Bob Dylan and Joan Baez perform at March on Washington- Photo Credit: Archives Foundation (Flickr)

Bob Dylan and Joan Baez perform at March on Washington- Photo Credit: Archives Foundation (Flickr).

To many Bob Dylan fans in the early 1960’s it seemed as though he could do no wrong. Dubbed the ‘voice of a generation’ his music and lyrics took the young bohemian youth of America by storm. From his humble beginnings in rural Minnesota, Dylan quickly shot to fame making a name for himself as a young folk singer on the Greenwich Village coffee shop scene.His rise continued with the release of his first album and he was soon a household name.

Despite the constant praise and adulation heaped on Dylan, he never seemed comfortable with this new found glory. He often shied away from press interviews giving little or no cooperation to journalists and constantly denounced his title of ‘voice of a generation’. Then, in 1965, he caused even more consternation when he suddenly lost his trademark acoustic guitar replacing it with the electrified Rock & Roll equivalent. This was the last straw for many fans some of whom claimed Dylan has completely sold out and gone to the dark side; the pop music world.

 

bob dylan

Going Electric

Throughout the early 1960’s, Dylan worked tirelessly to improve his music, performing in bars and coffee shops around the Greenwich Village area of New York City.His fan base began to grow, with many flocking to hear what this so called voice of a generation had to say, with songs such as “The Times They Are A-Changin’” gaining a lot of praise.

Then came 1965 and the release of Dylan’s fifth album Bringing It All Back Home. The album opens with the sharp electric guitar intro of “Subterranean Homesick Blues” and Dylan’s electric band can be heard throughout many of the other tracks on the record.

In July 1965, Dylan took to the stage at the Newport Folk Festival with the intention of performing some of these new electrified numbers. He had been received with standing ovations in Newport just two years before when he performed a number of his folk hits.

However, his 1965 performance did not go so well. Fans were stunned as Dylan shook the speakers with his loud electric guitar. Many booed or simply stood open mouthed as he tore through songs such as “Maggie’s Farm”; a metaphor for wanting out of the folk and country music world.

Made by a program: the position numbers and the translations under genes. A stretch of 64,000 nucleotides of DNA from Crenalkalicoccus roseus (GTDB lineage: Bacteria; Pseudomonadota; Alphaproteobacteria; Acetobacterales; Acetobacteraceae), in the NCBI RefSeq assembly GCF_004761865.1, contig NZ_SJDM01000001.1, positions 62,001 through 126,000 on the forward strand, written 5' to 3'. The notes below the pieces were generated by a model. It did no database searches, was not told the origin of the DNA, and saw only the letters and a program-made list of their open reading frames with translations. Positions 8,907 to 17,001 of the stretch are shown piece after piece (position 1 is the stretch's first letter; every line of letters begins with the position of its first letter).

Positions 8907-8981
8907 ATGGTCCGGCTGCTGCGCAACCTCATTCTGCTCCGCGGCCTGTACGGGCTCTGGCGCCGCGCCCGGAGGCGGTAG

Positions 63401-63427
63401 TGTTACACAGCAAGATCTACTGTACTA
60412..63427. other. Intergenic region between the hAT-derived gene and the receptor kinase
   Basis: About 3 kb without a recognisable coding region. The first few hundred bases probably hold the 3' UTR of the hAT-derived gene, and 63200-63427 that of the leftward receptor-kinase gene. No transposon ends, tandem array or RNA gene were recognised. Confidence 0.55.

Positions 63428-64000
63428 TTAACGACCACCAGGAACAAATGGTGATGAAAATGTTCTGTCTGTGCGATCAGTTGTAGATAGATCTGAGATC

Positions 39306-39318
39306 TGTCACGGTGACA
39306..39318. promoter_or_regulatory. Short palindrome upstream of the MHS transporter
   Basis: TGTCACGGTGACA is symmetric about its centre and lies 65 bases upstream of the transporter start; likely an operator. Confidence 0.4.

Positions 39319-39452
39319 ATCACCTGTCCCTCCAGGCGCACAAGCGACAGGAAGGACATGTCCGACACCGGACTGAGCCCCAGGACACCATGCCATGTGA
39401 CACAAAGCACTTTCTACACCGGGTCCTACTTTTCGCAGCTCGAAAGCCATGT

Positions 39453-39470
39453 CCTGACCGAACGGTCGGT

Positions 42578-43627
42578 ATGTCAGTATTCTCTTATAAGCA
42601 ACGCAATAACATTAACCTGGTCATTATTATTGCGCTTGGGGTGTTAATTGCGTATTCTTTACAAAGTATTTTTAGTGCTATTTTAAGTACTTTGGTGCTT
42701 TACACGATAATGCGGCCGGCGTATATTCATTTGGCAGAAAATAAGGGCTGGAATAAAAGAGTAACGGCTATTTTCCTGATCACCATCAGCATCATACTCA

Dylan performing Maggie’s Farm at Newport Folk Festival (1965).

 

Judas Hits Europe

Soon after these disastrous performances; Dylan and his band hit Europe to tour his Highway 61 Revisited and Blonde on Blonde albums, hoping for a better reaction. Instead, they were met with and even more hostile reception.

In cities such as Liverpool and London, fans expressed their disappointment, claiming that Dylan had sold out and joined the pop music genre.

Angry English fans after a Bob Dylan concert (1966).

 

This new found hatred for Dylan came to a head at a concert in Manchester in May, 1966. The concert itself opened with seven acoustic songs and gradually began to pick up intensity as the show progressed.

As the electric instruments became more noticeable the crowd grew more hostile. They booed and heckled with Dylan responding childishly by mumbling nonsense into the microphone.

Then came the reason the show has gone down in Rock history. Just as a moment of silence fell around the arena, someone from the crowd shouted “Judas!” which was followed by laughter and applause.

Dylan responded in his signature monotone speaking voice; “I don’t believe you…You’re a liar!”, before turning to the band shouting “Play it fuckin’ loud” and leading them into one of the most ferocious performances of his hit “Like A Rolling Stone” ever seen.

A response born out of frustration and anger perhaps; but an iconic performance nonetheless.

The infamous “Judas” incident in Manchester (1966).